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Crucial Work Completed Amid Continuing Conflict

By Practical Action On 17.05.2024 Sudan Crisis 2023Water & wasteNews

Practical Action staff and villagers in Darfur have come together to complete the construction of a dam, despite ongoing fighting in the region.

The dam will enable thousands of people to enjoy better harvests and more nutritional food by capturing water that would normally run off the land and evaporate.

Instead, the water will be used to irrigate huge swathes of land which would otherwise be unproductive.

The low-lying dam stretches for hundreds of metres and includes a weir that a local water committee can use to enable them to control the flow of water onto the land.

The construction has been severely hampered by difficulties caused by the conflict in Darfur, but despite numerous delays and setbacks it will be available for use during the forthcoming rainy season – expected between June and September this year.

Muna Eltahir, Practical Action director for Sudan said: “In the face of growing unpredictability of rains and the threat of famine caused by conflict, the dam will provide local communities with a guaranteed water supply and a much better chance of providing themselves with a reliable source of food.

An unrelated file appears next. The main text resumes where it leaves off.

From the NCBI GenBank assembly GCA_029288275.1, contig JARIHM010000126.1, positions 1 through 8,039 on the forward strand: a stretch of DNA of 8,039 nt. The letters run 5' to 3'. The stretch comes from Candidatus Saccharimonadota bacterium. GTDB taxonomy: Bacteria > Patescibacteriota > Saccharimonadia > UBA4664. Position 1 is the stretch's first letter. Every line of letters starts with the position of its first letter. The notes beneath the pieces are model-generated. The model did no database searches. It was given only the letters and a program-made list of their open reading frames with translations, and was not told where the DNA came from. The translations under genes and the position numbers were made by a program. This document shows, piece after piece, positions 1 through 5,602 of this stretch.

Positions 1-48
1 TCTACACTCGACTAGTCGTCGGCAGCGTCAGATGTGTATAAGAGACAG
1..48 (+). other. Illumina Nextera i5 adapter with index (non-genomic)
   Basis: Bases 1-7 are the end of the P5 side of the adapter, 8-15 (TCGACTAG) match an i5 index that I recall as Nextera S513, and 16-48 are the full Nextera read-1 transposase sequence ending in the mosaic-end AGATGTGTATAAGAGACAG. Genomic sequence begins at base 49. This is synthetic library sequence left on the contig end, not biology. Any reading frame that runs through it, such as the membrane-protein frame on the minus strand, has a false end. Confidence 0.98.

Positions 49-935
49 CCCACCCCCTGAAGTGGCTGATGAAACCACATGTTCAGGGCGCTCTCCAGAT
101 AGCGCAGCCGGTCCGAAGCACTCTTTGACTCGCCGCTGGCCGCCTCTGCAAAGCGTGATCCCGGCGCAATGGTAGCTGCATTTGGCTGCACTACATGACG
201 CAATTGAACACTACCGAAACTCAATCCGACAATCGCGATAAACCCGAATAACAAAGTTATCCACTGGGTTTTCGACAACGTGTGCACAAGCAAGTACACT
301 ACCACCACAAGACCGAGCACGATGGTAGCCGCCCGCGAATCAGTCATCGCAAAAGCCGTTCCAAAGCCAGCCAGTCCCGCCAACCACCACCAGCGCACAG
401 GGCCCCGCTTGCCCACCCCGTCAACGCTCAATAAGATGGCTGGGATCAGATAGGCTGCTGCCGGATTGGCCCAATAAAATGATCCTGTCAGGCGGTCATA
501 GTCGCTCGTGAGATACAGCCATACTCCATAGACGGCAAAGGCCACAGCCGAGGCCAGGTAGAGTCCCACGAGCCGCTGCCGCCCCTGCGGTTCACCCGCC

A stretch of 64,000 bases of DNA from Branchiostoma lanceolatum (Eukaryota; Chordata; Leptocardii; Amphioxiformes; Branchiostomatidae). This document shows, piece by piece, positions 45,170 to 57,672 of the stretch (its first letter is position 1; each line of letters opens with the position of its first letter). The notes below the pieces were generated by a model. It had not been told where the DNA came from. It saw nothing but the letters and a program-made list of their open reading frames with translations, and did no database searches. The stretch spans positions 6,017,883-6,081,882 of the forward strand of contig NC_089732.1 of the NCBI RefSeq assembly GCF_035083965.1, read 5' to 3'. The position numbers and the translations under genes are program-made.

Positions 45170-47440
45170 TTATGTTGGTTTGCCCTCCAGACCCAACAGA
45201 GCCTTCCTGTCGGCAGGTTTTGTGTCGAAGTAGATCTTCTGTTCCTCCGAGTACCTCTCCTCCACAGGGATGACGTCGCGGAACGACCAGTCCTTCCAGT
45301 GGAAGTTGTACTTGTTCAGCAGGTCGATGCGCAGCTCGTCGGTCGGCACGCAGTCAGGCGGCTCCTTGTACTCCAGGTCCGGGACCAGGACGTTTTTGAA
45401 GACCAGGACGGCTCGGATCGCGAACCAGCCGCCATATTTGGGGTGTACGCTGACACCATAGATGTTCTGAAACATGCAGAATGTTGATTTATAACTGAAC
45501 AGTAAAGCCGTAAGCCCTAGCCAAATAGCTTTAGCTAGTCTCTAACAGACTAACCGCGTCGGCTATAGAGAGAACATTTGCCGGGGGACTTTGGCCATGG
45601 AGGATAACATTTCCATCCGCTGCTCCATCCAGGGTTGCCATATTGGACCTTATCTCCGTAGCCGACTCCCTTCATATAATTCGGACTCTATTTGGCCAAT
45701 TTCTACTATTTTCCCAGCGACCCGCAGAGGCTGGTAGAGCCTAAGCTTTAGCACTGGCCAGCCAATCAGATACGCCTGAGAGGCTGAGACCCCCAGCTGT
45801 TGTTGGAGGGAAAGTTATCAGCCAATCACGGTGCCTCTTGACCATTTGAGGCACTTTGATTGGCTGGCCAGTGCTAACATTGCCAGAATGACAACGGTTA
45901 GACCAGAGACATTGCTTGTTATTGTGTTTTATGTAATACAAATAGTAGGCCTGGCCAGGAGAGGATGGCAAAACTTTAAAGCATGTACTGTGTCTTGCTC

“I have seen a number of videos where our staff and the community come together to celebrate the final construction of the dam. Their joy demonstrates just how crucial our work is in enabling people to survive and thrive.

“It also is a vivid example of why it is absolutely vital that we continue to work in Sudan, addressing the day-to-day and longer term needs of people who are having to cope with the horrific challenges of a civil war and climate change.”

The community leader* in the village the latest work was completed said: “The work of Practical Action is unique, unlike other organisations who are just distributing food and walk away. Practical Action is increasing our production through providing inputs and knowledge.

“Practical Action is sustaining our dignity through supporting the food crops and rescuing our income stability through backing cash yields”.

*We have not named the village or individuals for security and safety reasons.